But there remains huge uncertainty over the timeframe over which the vaccination programme will allow a relaxation in restrictions. This uncertainty makes budget planning particularly tricky.
These uncertainties are compounded by uncertainties around the funding outlook. The Spending Review allocated £1.3bn to the Scottish block grant through ‘covid-consequentials’, and £1.2bn uplift to the core block grant for day-to-day spending in 2021/22.
These amounts are not ring-fenced in any way, so the Scottish Government is free to allocate this £2.5bn between ‘covid-related’ and core public service spending however it sees fit.
But it also seems likely that the Scottish Government’s funding consequentials for 2021/22 will increase further when the UK Government sets its budget in March. The spending decisions made at the Spending Review now look somewhat optimistic, and the UK Government is likely to draw-down resources from its covid ‘reserve’, meaning additional block grant for the Scottish Government once this is confirmed.
In this context, there are two key questions. How will the government prioritise the funding that it knows about; and how will it deal with substantial funding uncertainty?
On the first question, the health service will no doubt look like the winner in purely percentage terms, both in terms of core settlement and in terms of fighting the virus specifically. But there are a myriad of budget trade-offs alongside that, ranging from questions of public sector pay to decisions about how to phase out various elements of Covid-support. (Expect fanfare too around one policy that has already been announced – the rollout of the £10 per week Scottish Child Payment to children aged under 6 in low income households.)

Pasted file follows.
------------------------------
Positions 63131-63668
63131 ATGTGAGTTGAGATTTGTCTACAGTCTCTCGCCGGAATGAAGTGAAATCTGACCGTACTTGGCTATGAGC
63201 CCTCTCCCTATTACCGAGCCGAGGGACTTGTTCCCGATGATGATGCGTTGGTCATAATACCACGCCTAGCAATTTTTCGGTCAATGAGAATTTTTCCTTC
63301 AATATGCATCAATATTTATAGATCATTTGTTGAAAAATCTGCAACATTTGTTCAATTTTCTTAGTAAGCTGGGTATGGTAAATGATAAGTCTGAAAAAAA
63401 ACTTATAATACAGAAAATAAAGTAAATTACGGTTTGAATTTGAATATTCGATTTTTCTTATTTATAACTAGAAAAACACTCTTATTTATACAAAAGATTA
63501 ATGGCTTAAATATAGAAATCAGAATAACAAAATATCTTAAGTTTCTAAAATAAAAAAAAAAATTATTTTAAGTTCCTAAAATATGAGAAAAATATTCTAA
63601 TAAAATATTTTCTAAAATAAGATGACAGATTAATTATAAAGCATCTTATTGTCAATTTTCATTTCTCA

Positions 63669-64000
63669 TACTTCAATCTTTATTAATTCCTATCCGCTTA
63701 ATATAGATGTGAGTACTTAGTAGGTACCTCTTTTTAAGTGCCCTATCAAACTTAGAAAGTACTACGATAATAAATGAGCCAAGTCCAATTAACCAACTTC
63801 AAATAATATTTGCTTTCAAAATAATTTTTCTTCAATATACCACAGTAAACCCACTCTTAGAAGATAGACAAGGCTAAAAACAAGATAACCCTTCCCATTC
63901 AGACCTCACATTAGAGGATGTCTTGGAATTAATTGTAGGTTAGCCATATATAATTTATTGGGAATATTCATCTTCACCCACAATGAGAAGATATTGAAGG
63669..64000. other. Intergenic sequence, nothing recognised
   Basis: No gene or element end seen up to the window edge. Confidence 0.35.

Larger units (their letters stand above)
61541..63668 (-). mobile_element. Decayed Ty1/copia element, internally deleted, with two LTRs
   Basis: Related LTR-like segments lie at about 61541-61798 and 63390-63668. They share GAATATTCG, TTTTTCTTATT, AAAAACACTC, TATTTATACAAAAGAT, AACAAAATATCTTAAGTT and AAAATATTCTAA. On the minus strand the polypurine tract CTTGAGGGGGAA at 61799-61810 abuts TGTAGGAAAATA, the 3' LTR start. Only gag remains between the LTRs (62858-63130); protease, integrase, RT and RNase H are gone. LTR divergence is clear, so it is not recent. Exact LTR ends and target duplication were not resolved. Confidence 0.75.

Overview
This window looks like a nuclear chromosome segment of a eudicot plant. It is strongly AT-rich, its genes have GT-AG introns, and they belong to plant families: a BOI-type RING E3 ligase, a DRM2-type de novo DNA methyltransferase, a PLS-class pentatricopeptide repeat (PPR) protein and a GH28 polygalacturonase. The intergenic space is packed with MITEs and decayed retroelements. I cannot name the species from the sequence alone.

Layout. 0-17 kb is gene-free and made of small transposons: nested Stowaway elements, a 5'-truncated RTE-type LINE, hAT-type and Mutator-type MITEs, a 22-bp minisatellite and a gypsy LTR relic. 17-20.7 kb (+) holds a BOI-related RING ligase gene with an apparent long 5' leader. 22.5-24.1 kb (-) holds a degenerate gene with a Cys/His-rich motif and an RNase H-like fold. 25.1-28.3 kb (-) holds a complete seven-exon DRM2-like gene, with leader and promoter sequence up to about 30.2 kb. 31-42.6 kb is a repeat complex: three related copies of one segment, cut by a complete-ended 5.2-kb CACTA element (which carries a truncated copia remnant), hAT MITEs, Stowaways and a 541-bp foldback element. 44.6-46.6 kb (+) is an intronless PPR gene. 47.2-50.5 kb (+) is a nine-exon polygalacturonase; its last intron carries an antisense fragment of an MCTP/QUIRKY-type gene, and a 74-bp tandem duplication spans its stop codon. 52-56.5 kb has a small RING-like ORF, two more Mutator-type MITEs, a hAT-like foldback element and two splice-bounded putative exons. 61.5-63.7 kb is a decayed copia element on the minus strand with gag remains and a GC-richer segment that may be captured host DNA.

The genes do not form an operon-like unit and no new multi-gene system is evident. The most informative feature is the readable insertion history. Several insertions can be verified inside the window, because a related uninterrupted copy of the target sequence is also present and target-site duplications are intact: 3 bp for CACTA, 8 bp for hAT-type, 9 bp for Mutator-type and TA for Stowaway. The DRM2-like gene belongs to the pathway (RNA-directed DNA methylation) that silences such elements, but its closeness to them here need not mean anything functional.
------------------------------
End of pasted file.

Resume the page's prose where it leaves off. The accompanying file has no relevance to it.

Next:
On the second question, the government may make some of its covid-related interventions conditional on subsequent UK Government spending decisions. It might also ‘bake in’ an assumed level of further block grant increases that are not yet confirmed.
- Income tax – manifesto pledges best broken?
In the November Spending Review, the UK Government announced it would increase the 2021-22 Income Tax Personal Allowance in line with CPI inflation. This means that the Personal Allowance in 2021/22 will be £12,570, up from £12,500 this year. This UK-determined Personal Allowance applies in Scotland.